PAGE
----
In the second half, the Saddlers re-grouped and showed greater attacking impetus. Most notably, Byfield went close immediately after the re-start. His shot from the left side of the area only narrowly went over the bar.
Walsall's Matt Richards similarly posed a threat from the left side of midfield with his penetrative out-swinging crosses consistently hitting Wycombe's six-yard box.
However, a Matty Phillips cross on 58 minutes which skimmed over the head of Matt Harrold - who was lurking dangerously in the penalty area - posed a timely reminder to Walsall that Wycombe weren't prepared to rest on their laurels.
It was as if the second half was played in front of the house of mirrors instead of the house of Frank Adams, as it was Wanderers who employed the counter-attacking tactics in the second-half, with Walsall clinching the lion's share of possession.
Walsall got the goal that they deserved on 55 minutes, with Steve Jones replying for the Saddlers. His neat left-footed finish nestled into the bottom right-hand corner of the net after he was left in acres of space in the Wycombe danger area.
Wanderers spurned numerous opportunities to increase their lead with Michael Duberry heading over the bar from Phillips' 58th minute corner and Harrold sending his shot high and wide, from six-yards out, after good play from substitute Matt Bloomfield in the area on 72 minutes.
Bloomfield must have whispered something along the lines of 'wind me up and let me go' into manager Waddock's ear at half-time, as he made an immediate impact from the bench. Full of running and ambition to drive forward into Walsall's box, Bloomfield shared the same boundless energy as a fully loaded jack-in-a-box.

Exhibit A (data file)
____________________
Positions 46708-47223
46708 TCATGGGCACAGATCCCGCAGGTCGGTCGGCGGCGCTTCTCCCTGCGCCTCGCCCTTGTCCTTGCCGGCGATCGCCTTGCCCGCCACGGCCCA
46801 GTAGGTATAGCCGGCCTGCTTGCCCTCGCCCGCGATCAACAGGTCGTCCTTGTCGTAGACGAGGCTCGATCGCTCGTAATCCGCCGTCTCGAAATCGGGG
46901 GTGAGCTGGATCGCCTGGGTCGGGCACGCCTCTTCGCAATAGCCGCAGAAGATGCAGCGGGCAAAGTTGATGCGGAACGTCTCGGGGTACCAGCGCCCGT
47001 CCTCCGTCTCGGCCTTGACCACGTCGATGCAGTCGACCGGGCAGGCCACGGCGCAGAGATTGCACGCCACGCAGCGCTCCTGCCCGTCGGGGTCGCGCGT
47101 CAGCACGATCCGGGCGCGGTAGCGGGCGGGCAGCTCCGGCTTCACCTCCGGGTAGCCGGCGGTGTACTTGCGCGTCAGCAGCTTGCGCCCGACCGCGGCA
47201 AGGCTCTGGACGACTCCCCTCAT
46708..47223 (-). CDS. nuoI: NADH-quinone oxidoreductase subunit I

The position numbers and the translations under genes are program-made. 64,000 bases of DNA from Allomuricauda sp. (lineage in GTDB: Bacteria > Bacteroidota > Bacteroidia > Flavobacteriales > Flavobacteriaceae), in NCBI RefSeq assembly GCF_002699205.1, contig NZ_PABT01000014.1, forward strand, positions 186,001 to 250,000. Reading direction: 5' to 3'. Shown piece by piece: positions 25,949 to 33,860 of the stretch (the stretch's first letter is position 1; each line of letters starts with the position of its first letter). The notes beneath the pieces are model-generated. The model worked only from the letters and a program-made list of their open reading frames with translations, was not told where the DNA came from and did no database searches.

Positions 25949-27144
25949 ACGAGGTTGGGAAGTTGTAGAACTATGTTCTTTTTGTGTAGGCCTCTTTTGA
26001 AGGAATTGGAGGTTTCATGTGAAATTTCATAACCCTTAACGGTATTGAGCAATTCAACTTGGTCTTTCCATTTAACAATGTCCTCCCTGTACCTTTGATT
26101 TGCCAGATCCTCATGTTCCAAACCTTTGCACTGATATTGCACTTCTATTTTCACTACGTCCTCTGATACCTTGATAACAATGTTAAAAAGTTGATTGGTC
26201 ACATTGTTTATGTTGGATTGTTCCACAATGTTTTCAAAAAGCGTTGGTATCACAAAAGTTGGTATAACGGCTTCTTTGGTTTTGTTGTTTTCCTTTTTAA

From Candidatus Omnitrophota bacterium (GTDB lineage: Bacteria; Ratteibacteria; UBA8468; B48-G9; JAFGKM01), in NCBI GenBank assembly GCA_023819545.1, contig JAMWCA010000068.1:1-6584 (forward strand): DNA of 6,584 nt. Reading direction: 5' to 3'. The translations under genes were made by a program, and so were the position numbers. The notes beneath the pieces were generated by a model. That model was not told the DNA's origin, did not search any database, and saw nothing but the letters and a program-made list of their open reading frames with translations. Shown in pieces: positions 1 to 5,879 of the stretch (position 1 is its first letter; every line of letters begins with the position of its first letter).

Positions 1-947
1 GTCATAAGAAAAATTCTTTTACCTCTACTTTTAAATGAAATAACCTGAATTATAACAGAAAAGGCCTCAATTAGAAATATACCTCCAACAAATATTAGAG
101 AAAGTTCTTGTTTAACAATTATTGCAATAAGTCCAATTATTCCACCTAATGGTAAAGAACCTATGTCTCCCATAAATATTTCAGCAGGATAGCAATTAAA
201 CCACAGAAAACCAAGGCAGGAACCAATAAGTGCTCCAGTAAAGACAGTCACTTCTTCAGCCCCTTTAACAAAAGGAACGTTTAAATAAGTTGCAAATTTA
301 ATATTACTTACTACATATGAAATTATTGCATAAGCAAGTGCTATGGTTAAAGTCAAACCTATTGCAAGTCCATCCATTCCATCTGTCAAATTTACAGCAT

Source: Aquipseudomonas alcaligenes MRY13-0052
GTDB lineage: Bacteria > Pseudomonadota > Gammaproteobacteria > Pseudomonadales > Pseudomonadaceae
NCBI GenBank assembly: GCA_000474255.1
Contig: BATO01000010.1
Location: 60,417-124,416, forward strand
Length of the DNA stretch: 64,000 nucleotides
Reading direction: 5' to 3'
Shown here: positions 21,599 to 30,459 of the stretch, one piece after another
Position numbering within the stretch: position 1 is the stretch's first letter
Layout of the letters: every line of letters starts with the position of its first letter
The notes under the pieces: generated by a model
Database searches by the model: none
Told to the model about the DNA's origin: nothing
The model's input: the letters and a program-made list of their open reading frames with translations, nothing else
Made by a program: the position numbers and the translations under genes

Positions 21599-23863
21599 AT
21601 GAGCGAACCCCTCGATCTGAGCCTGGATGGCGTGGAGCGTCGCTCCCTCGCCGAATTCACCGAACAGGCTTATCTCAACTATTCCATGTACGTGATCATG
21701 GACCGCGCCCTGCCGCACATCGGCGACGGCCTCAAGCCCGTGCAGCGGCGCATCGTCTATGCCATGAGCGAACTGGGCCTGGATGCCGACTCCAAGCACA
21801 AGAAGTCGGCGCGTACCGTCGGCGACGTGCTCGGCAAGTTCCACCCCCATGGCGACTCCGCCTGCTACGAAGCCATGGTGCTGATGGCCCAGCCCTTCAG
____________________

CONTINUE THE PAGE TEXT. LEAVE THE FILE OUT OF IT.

At 2-1 the next goal was going to be crucial, particularly as Wanderers surrendered a one goal lead away to Exeter last weekend in second-half stoppage time.
Phillips wasted another glorious opportunity for the Chairboys on 76 minutes after expertly teeing himself up for the volley in the area but his shot flew over the bar.
Davies low drive from the edge of the area was well held by Walsall stopper Ince on 78 minutes and substitute Jon-Paul Pittman likewise threatened to increase Wanderers advantage moments later, with a swiveling shot that crashed into the side netting.
In the 81st minute, Walsall's Jones turned sharply before unleashing a ferocious drive that was deflected over the bar for a corner. From the subsequent corner, Walsall's Mark Hughes capitalised on some poor Wycombe defending to level the scores at 2-2.
However, despite looking like Wanderers would have to settle for a point in manager Waddock's third game in charge of the Chairboys, Walsall's Alex Nicholls completed a remarkable comeback when he snatched the winner on 86 minutes.
The goal came after Nicholls was left one-on-one with Wycombe's Scott Shearer and his composed finish sent the Saddlers into the lead for the first time in the match.
However, there are plenty of positives to take away from this game - most notably Wycombe's renewed vigor and creative threat reflected by the fact that the Blues twice took the lead against a side who were only five points off a play-off spot before the match. Manager Waddock echoed those sentiments post-match, commenting that his side 'played very well other than the result'.